I recently (within the last few weeks) spoke with some friends about the concept of Hell: what it is, why it is, who it is intended for, and so on. That got me to thinking about Hell in general and how The Bible talks about it.
First off, the word “Hell” is never used in the original Greek, Hebrew, or Aramaic. This is because the word is not derived from any of those languages. Hell, properly “Hel“, refers to the Norse goddess who oversees the land of the dead — not Valhalla, the other one. So, if the expression “Go to Hel.” existed in Old Norse, it very likely was a means of telling someone to drop dead — which is more or less what is meant by it in modern parlance. Hel is the Norse equivalent of the Greek Hades, Roman Pluto, and so on. Where some of the confusion, I suspect, came in is that the Ancient Greeks called the place that housed the dead and the god who presided over it by the same name. Not to mention that English speakers are not known for our cultural and linguistic fidelity when we steal words from other languages.
The words used in The Bible are Sheol, Hades, Gehenna, and Tartarus. Sheol is roughly equivalent, thought-wise, to Hades and was the place that housed the dead. Gehenna was a filthy, burning, foul-smelling place and no one in their right mind would ever want to go there. Tartarus was a place of torment. There is a last place mentioned, but we’ll come to that.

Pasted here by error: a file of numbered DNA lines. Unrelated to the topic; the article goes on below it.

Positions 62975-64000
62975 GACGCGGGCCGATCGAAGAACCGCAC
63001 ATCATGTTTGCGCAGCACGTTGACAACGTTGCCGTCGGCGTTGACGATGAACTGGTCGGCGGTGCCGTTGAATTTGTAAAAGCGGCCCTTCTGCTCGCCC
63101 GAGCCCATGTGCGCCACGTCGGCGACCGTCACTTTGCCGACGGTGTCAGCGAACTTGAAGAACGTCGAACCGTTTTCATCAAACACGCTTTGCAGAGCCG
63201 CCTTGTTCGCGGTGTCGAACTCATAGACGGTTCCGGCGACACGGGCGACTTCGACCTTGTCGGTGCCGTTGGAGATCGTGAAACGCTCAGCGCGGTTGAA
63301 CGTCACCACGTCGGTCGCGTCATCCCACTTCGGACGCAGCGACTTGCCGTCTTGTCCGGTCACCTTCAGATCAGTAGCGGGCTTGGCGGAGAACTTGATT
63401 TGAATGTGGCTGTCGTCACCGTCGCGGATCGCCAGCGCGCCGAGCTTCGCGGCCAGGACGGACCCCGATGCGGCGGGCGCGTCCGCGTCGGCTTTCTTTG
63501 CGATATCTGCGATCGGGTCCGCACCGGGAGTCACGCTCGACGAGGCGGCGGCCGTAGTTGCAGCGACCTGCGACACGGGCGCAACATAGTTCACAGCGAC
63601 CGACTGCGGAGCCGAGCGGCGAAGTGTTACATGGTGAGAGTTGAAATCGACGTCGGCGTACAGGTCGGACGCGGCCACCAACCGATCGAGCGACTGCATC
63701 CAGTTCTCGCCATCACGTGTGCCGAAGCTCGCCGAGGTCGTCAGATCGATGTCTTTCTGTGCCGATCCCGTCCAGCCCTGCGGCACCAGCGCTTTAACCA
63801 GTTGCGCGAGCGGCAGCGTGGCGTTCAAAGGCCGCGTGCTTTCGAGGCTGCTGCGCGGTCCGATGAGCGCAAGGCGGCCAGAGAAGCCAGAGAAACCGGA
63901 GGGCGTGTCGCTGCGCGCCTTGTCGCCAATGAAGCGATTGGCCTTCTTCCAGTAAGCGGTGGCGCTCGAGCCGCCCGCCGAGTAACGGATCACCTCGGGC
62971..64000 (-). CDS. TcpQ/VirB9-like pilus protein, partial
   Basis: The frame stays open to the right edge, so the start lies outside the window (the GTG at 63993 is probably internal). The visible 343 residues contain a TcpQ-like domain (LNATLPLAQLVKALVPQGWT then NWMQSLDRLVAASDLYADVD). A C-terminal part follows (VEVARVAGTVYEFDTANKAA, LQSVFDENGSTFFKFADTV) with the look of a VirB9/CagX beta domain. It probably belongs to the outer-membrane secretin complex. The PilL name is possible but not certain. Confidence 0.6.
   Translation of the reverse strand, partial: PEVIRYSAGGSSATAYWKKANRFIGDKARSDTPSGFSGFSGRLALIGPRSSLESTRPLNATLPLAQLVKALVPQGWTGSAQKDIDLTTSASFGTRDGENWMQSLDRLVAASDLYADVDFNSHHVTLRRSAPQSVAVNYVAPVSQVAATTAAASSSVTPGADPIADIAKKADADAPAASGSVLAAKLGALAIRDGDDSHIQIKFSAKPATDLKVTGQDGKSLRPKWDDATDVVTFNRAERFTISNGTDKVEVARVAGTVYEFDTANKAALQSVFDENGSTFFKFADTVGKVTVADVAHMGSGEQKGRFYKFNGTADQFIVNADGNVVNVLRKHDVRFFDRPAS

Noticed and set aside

Having dispensed with the language lesson, we may proceed. The Bible speaks at rather great length about this cluster of places that roughly equate to our modern concept of Hell. The Bible speaks of Gehenna (Matthew 5:23, 29, 30; 10:28; 18:9; 23:15, 33; Mark 9:43, 45, 47; Luke 12:5) as being a place it was better not to go. Jesus commented that it would be better to cut out eyes or remove limbs than to enter Gehenna in one piece. While Jesus was not advocating self-mutilation, He was making a point about how much we should not want to end up in Hell. 2 Peter 2:4 mentions that God condemned angels that sinned to Tartarus and this verse is the only place I could find the word Tartarus used in The Bible. Hades is mentioned about 10 times and all in reference to the place where the dead happen to be. That said, one of the mentions of Hades is in Revelation 20:13-15 and includes a reference to a place called “the lake of fire” which is where Hades ends up. This is also where those who are not found in the Lamb’s Book of Life end up. Jesus mentioned in Matthew 13:40-50 that this would happen to people. And when Jesus speaks of the judgment that will take place at the end of the world, He says that the judge (Jesus) will say to those not found in His book, “Depart from Me, accursed ones, into the eternal fire which has been prepared for the devil and his angels” (Matthew 25:41).